A Letter From Hamilton Golf Club Superintendent Grant Saunders
Hands up who saw this coming?
Certainly not me.
Its amazing how quickly things have changed. Instead of currently being on course, I’m at home writing this blog and helping my kids find bugs. We seem to have and abundance of praying mantis’s and blue ladybirds!
These little guys are everywhere at the moment
The reason I’m at home is due to the current level 4 nationwide government mandated lockdown as a result of the Covid-19 pandemic. Our government has reacted to the situation by enforcing all those that aren’t considered “essential” to remain at home. On the list of essential services, greenkeeping isn’t to be found.
So, where does that place our course?
Many articles, public communications, news items etc are signalling this period allowing for no maintenance as the death knell for the game in this country. This may sound a bit over-dramatic, but I have seen at least one publication, by a supposedly world recognised body, that not mowing greens for a matter of weeks may result in the need for regrassing! Others are predicting wholesale destruction of greens and other surfaces as the result of disease.
This all sounds very ominous and the hyper connected world we exist in now means this message is spreading far and wide in record time.
It is true?
In a word, No! A lot of what is circulating in my view falls into the “fake news” category.
The 14th green, 10 days without mowing
Grass is remarkably resilient. It has been growing quite happily for millions of years without us here to do things to it on a daily basis and will continue to do so when we’re gone. If grass was reliant on human intervention, chemicals, water and such an intense regime, there wouldn’t be a single blade of grass to be found anywhere. Grasses level of adaptability and survival mechanisms as a result of natural selection are quite extraordinary.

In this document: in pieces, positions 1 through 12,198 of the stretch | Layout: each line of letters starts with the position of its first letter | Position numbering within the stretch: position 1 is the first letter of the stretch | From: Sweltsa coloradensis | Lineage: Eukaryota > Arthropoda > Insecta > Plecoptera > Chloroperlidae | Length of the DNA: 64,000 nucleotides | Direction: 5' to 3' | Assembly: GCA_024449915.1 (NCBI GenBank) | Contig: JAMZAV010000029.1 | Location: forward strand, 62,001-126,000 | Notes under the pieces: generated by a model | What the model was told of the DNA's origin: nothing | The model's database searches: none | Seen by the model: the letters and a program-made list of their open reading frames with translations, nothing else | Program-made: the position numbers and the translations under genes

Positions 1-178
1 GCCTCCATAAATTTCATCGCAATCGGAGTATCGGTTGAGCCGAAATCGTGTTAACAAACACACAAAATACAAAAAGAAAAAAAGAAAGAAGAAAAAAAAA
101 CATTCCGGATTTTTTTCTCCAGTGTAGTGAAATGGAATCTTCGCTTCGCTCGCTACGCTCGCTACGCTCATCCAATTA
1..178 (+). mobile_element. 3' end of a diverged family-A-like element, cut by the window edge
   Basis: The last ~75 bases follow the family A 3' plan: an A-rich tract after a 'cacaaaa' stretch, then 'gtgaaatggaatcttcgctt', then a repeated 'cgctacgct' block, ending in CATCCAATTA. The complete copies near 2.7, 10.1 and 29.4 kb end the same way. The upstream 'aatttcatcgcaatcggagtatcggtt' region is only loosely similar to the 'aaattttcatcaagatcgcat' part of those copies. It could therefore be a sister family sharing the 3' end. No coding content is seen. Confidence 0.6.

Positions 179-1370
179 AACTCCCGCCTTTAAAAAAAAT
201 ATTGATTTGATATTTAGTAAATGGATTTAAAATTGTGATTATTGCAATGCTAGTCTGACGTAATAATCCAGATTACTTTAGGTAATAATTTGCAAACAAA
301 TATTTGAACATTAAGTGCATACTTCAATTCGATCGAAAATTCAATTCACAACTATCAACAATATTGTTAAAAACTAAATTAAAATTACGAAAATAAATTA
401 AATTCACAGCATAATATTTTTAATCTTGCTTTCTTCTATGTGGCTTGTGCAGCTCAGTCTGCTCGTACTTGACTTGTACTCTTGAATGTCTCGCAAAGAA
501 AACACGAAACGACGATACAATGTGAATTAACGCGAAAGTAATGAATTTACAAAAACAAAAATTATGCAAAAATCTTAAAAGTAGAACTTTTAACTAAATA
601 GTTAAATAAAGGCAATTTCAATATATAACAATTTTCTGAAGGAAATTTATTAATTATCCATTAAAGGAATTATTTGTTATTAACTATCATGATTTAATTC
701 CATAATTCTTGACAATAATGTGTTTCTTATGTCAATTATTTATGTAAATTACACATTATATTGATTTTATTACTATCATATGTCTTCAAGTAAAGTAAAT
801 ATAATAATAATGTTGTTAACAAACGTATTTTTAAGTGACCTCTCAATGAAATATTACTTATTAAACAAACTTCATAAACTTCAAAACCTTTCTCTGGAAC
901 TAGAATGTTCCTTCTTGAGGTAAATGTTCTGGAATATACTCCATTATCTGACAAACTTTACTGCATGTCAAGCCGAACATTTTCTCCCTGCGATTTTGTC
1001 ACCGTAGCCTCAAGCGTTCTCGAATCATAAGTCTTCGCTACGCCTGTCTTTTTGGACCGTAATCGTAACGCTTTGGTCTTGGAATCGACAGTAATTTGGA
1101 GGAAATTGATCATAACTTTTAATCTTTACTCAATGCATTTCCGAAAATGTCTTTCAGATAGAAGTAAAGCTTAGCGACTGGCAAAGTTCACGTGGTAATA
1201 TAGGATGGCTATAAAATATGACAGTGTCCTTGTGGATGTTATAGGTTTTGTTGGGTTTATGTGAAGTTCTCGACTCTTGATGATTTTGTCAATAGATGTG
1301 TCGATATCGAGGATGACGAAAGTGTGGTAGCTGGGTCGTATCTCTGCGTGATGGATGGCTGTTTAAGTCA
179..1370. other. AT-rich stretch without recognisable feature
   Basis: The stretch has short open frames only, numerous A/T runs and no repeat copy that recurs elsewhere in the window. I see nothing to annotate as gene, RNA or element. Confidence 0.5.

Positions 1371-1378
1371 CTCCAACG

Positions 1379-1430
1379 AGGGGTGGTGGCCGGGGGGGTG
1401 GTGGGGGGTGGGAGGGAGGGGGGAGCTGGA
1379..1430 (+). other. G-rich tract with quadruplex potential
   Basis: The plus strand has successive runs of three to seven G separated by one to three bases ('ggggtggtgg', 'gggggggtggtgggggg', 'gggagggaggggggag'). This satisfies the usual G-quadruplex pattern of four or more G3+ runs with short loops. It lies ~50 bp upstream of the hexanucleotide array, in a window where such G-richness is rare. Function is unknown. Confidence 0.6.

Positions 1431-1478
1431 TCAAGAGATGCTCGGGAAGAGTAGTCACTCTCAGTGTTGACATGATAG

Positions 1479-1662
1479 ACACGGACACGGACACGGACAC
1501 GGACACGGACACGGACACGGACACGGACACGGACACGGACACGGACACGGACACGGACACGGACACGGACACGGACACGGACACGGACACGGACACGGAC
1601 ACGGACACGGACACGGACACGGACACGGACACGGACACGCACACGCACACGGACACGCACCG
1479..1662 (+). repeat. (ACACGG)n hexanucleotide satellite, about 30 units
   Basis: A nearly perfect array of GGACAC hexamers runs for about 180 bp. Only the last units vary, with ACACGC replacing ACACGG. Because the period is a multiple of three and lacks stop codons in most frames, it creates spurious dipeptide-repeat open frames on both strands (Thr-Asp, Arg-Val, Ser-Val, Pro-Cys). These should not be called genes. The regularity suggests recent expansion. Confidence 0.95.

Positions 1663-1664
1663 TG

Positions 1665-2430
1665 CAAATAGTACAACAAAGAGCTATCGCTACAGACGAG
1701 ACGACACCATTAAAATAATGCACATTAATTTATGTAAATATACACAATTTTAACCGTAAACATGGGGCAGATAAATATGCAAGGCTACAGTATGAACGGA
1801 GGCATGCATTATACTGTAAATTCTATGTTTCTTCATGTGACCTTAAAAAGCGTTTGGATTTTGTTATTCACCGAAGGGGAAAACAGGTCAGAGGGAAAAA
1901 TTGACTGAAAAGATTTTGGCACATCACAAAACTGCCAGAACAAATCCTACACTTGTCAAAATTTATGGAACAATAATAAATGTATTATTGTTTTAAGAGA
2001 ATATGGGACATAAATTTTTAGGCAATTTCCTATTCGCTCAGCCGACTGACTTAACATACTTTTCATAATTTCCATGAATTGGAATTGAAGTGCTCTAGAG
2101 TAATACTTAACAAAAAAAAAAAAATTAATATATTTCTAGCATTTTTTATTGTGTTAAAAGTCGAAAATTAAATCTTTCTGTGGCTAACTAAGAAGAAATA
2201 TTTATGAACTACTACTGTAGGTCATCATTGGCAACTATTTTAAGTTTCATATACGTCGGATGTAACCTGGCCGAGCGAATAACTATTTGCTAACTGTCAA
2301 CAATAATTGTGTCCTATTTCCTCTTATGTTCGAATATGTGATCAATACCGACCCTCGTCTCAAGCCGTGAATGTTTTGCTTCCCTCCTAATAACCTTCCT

What can we realistically expect?
Realistic is the key word here.
The greens and other turf areas are not going to up and die. They will grow a bit longer but certainly not up to your knees. When we can resume maintenance, we will have to progressively lower the height of cut back down to an acceptable level. Removing too much leaf tissue in one go can have negative outcomes and hinder the process. This does mean that initially, greens will putt differently from what you are used to. Steps will be taken to return conditions as fast as can be done safely without long term negative impact.
The greens are NOT going to look like this!
There may be some instances of disease. I don’t anticipate these to be even remotely catastrophic. We are in a time frame where humidity is mostly behind us but we still have some good warm temperatures to sustain recovery. Any disease that is encountered will be imminently more manageable than the disease pressure of the summer months. In anticipation of lockdown we did apply a preventative fungicide which should be effective for around 21 days. This combined with favourable climatic conditions should see us positioned very well through this period. It may also surprise some people to learn that we actively allow some disease to progress unchecked at times. This gives us an opportunity to have the grasses build up some natural resistance and we can monitor the rate of infection. Its not beneficial to rush out and spray at the first minor signs of disease!